Ted Stevens, President of Veterans Helping Veterans of America, came at the problem from another angle. “How about a program where you allow them to purchase their homes?” he asked, to applause from the audience. “Call it a voucher, call it a loan. If you give them a voucher for $800 a month for a year, that’s $9,000. If you take that for two years, that’s $18,000. Isn’t that a down payment on a house?”
Anthony Scott stood up after Stevens had his say, adding, “There actually is a program like that. We currently have about 60 participants in our voucher program that are in our homebuyer program.”
Stevens interjected, “You said you had 6500 homeless people.”
“Yes,” Scott replied.
“And you have 60 in the program,” said Stevens.
This exchange summed up the at-times fraught call-and-response between the DHA and the people it purports to serve: the DHA listed the ways it was trying. Community members responded with the ways it could do more. The DHA reiterated that it was trying. (Scott to Stevens: “We are at the mercy of regulations from HUD.”) And there, by necessity, the conversation came to a close.
“We’re Asking You to Step Up”
In the end, the most obvious beneficiaries of the roundtable were a select few individuals who testified. An elderly woman complained, rather incongruously, that she was being harassed and stalked at her retirement community; a landlord questioned how he was supposed to get his unit up to HUD standards when he couldn’t afford a $500 repair; Michelle Laws bemoaned her Durham property sitting burned-out and vacant. All received assurances from important people, business cards and contacts, offers of personal help.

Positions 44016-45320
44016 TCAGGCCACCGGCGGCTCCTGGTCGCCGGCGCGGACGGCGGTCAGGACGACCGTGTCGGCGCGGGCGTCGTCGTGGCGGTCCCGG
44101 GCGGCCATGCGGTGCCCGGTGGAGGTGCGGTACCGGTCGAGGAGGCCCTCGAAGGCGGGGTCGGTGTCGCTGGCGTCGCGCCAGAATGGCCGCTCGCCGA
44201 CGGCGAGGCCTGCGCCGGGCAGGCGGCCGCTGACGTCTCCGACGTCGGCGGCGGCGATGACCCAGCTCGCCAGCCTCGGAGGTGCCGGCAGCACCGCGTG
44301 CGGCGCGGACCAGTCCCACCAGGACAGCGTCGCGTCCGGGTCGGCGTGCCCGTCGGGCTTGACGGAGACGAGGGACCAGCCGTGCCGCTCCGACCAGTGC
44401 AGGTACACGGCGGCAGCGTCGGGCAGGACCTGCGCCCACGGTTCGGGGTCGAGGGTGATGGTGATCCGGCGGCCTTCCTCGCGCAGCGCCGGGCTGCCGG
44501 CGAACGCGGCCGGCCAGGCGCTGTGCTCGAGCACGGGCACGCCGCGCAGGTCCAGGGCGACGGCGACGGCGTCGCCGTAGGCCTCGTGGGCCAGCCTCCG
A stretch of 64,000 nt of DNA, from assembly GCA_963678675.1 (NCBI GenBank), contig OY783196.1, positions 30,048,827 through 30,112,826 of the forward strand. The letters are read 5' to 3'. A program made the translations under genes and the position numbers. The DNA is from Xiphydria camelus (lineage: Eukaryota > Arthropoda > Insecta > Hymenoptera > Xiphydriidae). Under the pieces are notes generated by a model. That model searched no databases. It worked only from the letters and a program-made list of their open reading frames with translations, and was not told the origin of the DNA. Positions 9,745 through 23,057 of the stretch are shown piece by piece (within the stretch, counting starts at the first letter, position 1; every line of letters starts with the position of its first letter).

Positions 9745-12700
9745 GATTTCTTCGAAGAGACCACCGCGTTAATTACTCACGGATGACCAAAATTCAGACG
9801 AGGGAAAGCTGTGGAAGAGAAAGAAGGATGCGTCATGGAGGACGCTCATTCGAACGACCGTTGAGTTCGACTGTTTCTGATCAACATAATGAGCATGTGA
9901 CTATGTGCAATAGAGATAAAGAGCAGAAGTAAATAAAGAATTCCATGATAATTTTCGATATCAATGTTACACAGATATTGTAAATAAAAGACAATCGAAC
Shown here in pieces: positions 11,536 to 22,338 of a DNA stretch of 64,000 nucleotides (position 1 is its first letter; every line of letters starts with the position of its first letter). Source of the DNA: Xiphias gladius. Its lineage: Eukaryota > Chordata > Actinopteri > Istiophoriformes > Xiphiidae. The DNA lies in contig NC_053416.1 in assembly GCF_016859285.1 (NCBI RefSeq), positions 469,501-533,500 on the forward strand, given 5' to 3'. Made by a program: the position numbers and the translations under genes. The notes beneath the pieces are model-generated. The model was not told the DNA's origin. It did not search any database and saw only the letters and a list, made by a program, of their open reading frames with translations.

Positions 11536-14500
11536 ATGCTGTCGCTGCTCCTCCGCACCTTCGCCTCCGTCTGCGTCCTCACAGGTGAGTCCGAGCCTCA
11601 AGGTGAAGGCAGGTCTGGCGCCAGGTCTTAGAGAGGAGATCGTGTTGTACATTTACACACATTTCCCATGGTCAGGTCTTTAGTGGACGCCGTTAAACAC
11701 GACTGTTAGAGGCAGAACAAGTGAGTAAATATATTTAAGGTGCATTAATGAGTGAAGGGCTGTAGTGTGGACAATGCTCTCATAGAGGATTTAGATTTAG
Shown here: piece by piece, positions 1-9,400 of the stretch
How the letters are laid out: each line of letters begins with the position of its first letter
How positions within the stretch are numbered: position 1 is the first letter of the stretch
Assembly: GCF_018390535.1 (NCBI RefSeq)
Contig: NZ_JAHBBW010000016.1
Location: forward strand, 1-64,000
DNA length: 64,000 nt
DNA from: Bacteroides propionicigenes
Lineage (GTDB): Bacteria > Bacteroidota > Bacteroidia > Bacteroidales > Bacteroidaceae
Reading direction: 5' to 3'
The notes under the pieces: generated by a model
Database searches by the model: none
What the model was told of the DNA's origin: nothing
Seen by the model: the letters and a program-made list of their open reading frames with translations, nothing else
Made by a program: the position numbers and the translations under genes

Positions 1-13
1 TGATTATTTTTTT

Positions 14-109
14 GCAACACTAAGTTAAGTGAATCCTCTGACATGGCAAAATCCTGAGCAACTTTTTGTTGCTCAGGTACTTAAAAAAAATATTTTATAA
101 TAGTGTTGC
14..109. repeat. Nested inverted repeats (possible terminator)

At the close of the event, Bell returned to the podium. Actually, Scott had told him, the challenge was supposed to include 30 voucher holders, not 20. “So now we’ve got a challenge to provide 30 voucher [holders with housing] over the next six or seven months. And the landlords, the property managers, are very key to help us meet that goal.” Bell surveyed the room, the landlords sprinkled amongst the housing advocates and city officials. “So, even if you already have a voucher, we’re asking you to step up and maybe take one more.”
Claire Sorrenson is a writer in Durham, North Carolina. Visit her at claireallegra.com